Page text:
Interim, Willoughby becomes engaged to an heiress and once the news is given to Marianne, “the representative of sensibility swoons, weeps, and exhibits her grief to the utmost.” (CSLF) Now that Marianne has heard the news, she needs everyone to know that she is in pain, and wants everyone’s attention and pity. She is unable to accept the fact that Willoughby does not lover her anymore, and more so that he never will. She and Willoughby just weren’t meant to be together. These two never endured any obstacles, they were always able to be together, and without those obstacles the strength of their love was never tested, therefore they were never able to recognize that they really did not love each other, and they were only physically attracted to one another. “Devonshire! Are you indeed going there? So far from hence (sic)!” (Austen 34) exclaims Edward when Elinor disclosed the information to him that she will shortly be moving to Devonshire.
The last thing either of the two of them wants is to be separated form each other, however, Elinor and her family have no money and must go to their relatives’ house in Devonshire. Even when Elinor leaves, the two are so deeply in love that they keep in touch, and still hold their love for one another, in the hopes that they will one day return to each other. “These lovers who have been guided by prudence and respect for social conventions are finally united and win the happiness they desire because they have honored the sensible values of society.” Edward and Elinor never flaunted their love for one another, nor did they ever ignore the other people in their lives, when the two were together. They were always affable, and showed terrific manners. For these reasons, the two lovers deserve everything they have together.
While in Devonshire, Marianne meets a man of age Thirty-five, name, Sir Colonel Brandon, who is in love with the beautiful seventeen-year-old Marianne. However “the passionate sensitive Marianne plunges into love, ” (MP) with the handsome, young Jonathan Willoughby and “the two ignore rules of social conduct by spending many hours together and disregarding others.” (MP) Marianne states that “her opinions are all romantic,” (Austen 47) and she “does not approve of second attachments,” (Austen 47) giving Sir Colonel Brandon little hope for a relationship with Marianne. Sir Colonel Brandon respected Marianne’s feelings and did not try to force his love upon her, he just waited until the relationship between Marianne and Willoughby disbanded. As opposed to the love and emotionally based relationship between Edward and Elinor, Marianne and Willoughby had a physical and lust based relationship. This contrast is what enables Edward and Elinor to remain a couple and forces Marianne and Willoughby to break up.” The story may sometimes seem to fit a predictable formula in which common sense is pitted against emotional sensitivity, but Austen also makes keen observations about the way to go about happiness.” (MP) Every unique individual goes about their happiness in a different way, as shown in the contrast between Marianne and Elinor. Elinor is the “common sense” of the story, while Marianne is the “emotional sensitivity,” and both are in a battle of love.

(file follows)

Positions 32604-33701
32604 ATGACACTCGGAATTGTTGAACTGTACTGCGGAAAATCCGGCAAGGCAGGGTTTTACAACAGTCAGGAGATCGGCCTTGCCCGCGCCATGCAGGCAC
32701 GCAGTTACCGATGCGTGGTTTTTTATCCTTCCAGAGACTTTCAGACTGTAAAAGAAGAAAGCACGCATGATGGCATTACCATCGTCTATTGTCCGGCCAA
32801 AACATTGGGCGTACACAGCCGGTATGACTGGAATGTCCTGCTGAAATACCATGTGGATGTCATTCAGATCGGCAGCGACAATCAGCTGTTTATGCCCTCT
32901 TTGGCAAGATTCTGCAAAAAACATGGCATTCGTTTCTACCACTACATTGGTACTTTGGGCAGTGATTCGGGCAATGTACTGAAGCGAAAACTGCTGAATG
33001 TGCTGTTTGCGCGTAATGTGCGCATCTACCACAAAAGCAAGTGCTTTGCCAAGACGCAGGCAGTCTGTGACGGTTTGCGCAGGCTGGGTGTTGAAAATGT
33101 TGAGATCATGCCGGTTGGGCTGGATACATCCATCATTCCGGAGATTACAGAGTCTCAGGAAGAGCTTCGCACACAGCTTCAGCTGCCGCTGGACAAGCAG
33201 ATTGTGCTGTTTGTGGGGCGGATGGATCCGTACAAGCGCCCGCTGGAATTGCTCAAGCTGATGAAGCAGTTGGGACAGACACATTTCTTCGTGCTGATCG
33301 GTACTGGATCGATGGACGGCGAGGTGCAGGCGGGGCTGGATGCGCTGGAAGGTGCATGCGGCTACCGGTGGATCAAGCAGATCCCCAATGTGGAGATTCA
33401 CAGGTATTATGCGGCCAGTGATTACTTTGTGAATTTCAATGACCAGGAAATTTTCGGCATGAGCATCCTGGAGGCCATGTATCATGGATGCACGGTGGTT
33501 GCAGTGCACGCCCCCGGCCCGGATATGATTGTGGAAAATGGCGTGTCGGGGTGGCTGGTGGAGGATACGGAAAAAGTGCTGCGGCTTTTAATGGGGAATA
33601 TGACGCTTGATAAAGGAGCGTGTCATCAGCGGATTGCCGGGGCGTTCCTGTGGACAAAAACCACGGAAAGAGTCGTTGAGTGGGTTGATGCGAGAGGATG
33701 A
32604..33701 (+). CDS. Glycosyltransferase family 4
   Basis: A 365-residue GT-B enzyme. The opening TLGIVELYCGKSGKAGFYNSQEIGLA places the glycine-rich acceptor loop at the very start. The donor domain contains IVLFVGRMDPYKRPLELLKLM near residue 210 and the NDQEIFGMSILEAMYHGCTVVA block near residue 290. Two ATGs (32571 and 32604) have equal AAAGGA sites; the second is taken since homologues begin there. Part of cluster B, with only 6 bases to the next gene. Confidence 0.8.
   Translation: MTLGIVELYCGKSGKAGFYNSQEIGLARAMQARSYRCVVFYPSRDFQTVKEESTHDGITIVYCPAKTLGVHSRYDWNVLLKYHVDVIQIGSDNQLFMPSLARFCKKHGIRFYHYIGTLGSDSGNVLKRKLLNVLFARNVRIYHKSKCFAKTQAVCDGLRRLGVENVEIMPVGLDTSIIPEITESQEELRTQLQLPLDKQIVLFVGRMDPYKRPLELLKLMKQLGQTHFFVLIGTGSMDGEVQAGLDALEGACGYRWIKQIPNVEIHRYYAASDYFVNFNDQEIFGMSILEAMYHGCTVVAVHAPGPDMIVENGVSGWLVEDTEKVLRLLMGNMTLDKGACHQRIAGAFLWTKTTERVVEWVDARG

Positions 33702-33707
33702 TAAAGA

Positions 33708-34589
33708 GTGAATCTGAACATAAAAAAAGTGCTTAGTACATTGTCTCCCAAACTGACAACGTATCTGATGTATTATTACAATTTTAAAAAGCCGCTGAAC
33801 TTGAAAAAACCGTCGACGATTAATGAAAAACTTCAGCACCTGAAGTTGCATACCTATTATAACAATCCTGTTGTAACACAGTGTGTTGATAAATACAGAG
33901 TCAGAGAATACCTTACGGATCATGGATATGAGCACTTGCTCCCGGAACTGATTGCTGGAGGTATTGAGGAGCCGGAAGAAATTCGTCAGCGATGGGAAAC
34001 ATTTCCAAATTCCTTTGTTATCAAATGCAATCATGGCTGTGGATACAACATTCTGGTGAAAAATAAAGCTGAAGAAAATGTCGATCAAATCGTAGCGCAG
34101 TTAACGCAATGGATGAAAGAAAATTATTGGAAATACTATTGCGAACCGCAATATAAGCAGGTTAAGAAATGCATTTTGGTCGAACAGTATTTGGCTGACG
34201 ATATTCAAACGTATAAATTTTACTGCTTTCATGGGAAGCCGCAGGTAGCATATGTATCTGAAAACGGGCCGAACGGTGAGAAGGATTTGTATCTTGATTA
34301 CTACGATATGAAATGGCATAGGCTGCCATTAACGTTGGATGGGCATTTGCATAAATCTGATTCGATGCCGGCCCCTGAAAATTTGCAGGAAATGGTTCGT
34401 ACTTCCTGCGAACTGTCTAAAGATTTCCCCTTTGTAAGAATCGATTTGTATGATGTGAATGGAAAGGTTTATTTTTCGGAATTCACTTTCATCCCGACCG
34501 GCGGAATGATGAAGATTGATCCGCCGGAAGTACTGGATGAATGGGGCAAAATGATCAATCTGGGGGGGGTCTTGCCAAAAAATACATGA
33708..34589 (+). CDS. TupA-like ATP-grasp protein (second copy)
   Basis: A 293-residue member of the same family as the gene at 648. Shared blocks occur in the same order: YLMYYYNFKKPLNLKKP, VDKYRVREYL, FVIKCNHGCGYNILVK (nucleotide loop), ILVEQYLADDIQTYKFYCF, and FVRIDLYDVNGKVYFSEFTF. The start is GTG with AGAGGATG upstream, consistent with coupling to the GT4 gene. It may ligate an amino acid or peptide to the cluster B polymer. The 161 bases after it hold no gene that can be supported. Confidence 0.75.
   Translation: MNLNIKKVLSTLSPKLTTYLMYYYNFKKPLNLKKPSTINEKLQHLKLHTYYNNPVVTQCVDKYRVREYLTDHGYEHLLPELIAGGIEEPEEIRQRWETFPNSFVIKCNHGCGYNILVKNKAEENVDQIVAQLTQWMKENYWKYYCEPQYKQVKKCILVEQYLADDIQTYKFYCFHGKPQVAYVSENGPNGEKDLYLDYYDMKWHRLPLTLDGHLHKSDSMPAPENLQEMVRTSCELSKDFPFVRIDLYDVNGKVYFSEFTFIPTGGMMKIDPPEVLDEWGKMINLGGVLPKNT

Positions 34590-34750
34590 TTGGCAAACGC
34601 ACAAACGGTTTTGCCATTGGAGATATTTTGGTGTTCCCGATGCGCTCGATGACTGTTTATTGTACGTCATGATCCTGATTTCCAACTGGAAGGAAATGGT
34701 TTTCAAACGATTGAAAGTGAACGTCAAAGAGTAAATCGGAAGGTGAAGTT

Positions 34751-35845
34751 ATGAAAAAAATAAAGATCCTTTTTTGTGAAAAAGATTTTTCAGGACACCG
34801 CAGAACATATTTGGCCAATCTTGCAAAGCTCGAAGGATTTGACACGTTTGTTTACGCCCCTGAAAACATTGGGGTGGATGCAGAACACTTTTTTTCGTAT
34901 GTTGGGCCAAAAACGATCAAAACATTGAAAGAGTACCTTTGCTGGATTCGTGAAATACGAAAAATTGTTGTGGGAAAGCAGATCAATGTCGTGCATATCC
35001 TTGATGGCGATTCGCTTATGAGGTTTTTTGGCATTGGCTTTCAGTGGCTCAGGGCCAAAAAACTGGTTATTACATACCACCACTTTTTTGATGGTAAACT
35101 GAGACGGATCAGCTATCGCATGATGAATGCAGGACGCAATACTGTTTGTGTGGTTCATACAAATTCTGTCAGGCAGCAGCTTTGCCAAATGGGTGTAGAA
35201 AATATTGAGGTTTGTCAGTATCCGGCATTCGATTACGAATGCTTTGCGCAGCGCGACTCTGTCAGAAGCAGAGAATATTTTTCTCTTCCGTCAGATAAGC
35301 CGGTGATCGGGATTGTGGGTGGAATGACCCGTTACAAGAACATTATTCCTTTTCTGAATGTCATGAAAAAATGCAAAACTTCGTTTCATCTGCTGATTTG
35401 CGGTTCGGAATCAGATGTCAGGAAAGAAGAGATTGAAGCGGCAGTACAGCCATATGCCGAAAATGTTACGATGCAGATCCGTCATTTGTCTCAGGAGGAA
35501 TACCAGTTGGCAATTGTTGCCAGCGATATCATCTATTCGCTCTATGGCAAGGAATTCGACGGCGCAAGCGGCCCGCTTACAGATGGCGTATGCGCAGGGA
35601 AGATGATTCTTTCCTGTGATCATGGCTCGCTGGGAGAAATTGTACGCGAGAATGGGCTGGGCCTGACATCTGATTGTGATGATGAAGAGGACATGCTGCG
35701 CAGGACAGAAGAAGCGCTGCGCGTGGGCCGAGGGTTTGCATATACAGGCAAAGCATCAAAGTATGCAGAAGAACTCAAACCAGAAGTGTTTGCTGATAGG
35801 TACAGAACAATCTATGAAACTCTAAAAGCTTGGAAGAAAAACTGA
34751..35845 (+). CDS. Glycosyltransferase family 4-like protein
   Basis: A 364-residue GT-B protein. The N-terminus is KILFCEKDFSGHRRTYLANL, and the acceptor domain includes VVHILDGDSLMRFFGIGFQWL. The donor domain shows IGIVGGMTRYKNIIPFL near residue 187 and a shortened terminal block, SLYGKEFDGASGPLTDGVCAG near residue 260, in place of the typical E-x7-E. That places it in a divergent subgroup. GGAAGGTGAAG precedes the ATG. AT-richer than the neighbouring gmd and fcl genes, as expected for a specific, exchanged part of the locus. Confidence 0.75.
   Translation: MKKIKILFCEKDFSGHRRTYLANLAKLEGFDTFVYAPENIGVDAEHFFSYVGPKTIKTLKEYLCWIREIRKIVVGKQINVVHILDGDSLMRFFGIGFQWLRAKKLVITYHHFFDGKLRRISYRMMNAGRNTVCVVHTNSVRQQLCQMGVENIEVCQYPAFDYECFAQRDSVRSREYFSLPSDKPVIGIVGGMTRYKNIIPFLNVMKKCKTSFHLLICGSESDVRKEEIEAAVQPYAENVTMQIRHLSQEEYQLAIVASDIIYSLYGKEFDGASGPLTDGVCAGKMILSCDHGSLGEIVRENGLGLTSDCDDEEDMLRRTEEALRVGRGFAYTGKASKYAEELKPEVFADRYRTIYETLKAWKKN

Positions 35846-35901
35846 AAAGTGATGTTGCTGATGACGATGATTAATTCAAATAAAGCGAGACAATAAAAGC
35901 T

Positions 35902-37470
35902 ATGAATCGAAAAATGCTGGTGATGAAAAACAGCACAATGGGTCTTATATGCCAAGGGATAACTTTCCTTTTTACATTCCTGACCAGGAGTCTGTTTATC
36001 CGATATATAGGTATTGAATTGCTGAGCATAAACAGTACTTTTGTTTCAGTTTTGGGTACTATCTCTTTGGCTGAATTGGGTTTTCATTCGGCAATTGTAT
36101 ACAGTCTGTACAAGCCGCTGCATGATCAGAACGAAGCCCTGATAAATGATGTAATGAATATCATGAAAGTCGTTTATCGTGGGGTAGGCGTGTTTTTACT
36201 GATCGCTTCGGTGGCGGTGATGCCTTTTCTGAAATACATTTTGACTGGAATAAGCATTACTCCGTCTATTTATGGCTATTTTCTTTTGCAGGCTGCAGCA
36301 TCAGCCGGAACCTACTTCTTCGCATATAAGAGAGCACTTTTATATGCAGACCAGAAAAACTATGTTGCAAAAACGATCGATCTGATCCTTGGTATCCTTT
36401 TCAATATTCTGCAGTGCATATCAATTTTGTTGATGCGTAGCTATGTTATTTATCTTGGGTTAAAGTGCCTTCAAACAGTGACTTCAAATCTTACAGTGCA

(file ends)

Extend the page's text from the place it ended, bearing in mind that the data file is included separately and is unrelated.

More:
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The emotional Marianne just falls in love with the first handsome man she meets, who sweeps her off her feet, while the common sense Elinor, waits for her love, a gentleman, to find her. “Among the merits and the happiness of Elinor and Marianne,” (Austen 335) are that in the end they both end up happy and married to two terrific gentleman. However Marianne suffered more emotionally due to her over trusting personality and her na ” ive nature. Happiness always wins out, however true love is only won by long hard struggles. If two people are meant to be together, then love will eventually find a way through all of the obstacles, but if two people do not deserve each other’s love then they will be broken apart. Ignoring people and common rules of society will get you nowhere except lonely and unhappy.
... think he might be obsessive because he says he loves people so much and maybe he didn't want to ... because just a few lines before he says he loves people to much. Then why would their child be better ... not being their during his younger years. He loves people so much but it bothers him that he didn ... means high. Then he talks about how he simply loves people to much. This all goes back to his father ...
The ignorant na ” ive people like Marianne and Willoughby are the ones, who end p suffering, ignorance is a lonely way to go through life. Greed and jealousy of ones family is a difficult obstacle to overcome, however with that obstacle accomplished, it only proves a more pure true love, and shows a great deal of loyalty and strength in the two people who were able to win the battle. Obstacles to a marriage are what prove the love between two people, and without these obstacles two people can never know how strong their love is for one another. In order to know how much someone means to somebody else, their love must be tested by enduring painful obstacles, otherwise how do you know if you can trust your love?